State of Tennessee [illegible word] Sixth [?] Judicial Circuit, This day personally appeared before me Alfred M. Harris, one of the Circuit Judges in
and for the State of Tennessee, the undersigned, William Bratcher; who being by me sworn,
saith, that he is a citizen of the United States, and resident in the County of Maury, & State of
That he did on the 1st day of June 1776 in Spartanburg County in the State of South Carolina, enlist as a private Soldier on the Continental establishment only for the term of twelve months, in a company commanded by Captain John Blasingame in a Regiment commanded by Colonel Thomas Sumpter [sic, Thomas Sumter], of the Continental line -- that he did faithfully served in the company & Regiment aforesaid against the common enemy (Great Britain) for and
during his said term of enlistment being twelve months -- and was, at the end thereof honorably discharged by said Colonel Thomas Sumpter, which said discharge is herewith enclosed. That he was in the battle when the British first attacked the city of Charlestown (in South
Carolina) and Sullivan's Island, where he received a wound with a Bayonet, from the enemy in the right hand, which has in a great measure disabled it. That he was in several inconsiderable skirmishes -- That he knows of no person living convenient to him, by whom he can prove his
said service. That he is now in the seventy ninth year of his age, & half no means of Subsistence, except his own labor --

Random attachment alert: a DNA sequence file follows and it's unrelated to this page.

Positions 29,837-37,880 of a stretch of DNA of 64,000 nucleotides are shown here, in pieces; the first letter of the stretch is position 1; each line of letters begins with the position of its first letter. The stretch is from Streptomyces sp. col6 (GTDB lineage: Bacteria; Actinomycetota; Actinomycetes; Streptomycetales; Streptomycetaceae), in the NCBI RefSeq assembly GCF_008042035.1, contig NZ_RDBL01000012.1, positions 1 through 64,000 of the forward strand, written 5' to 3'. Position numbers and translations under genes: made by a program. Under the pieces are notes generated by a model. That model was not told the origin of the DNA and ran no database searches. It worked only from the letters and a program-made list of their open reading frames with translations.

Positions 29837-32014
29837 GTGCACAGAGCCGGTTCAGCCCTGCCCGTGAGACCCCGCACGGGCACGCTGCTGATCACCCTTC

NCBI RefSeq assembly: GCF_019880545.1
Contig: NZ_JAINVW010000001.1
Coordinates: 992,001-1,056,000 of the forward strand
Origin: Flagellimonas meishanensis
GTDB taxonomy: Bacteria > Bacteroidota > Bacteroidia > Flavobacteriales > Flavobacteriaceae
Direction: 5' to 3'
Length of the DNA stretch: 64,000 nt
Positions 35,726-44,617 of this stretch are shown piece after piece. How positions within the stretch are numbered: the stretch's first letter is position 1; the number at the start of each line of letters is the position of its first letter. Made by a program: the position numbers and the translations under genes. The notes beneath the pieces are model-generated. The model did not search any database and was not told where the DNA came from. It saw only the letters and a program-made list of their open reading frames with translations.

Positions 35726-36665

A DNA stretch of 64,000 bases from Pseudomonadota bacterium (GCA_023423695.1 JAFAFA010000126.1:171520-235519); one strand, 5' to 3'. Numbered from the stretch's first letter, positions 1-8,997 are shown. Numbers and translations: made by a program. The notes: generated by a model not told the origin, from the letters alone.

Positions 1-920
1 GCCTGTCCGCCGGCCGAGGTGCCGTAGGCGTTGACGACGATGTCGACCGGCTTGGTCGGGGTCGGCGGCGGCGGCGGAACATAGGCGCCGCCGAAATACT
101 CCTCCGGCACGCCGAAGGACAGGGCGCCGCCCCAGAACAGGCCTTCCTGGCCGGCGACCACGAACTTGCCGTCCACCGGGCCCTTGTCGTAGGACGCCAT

He is unable to get a subsistence by his labor -- & has been supported by his children --
He stands in need of assistance from his country for a support -- He hath never received a pension from his government, and hereby relinquishes all pensions heretofore granted him by the laws of the United States except the one hereby observed -- He prays to be placed on the pension list, agreeably to the provisions of a late act of Congress in such cases made and provided
2nd February 1819 S/ William Bratcher
Subscribed & sworn to before me the day & date aforesaid
S/ Alfred M. Harris, Judge etc.
District of West Tennessee Lawrence Circuit
On this 29th day of August 1820 personally appeared in Open Court being a Court of Record for the Sixth judicial Circuit of the said State older than in and for the County of Lawrence and State aforesaid died the Honorable Pary.[?] W. Humphreys, William Bratcher aged seventy-nine years on the 5th day of October next Resident of Maury County in said Circuit and District who being first sworn according to law doth on his oath declare that he served in the
Revolutionary War as follows (to wit) in General Thomas Sumpter's, then Colonel Sumpter's, Regiment in Captain John Blasingame's Company in the South Carolina line which he claimed originally on second day of February 1819 and has received a pension Certificate No. 13790.
And I do solemnly swear that I was a resident Citizen of the United States on the 18th day of March 1818 and that I have not since that time by gift, sale or in any manner whatever disposed of my property or any part thereof with intent thereby so to diminish it as to bring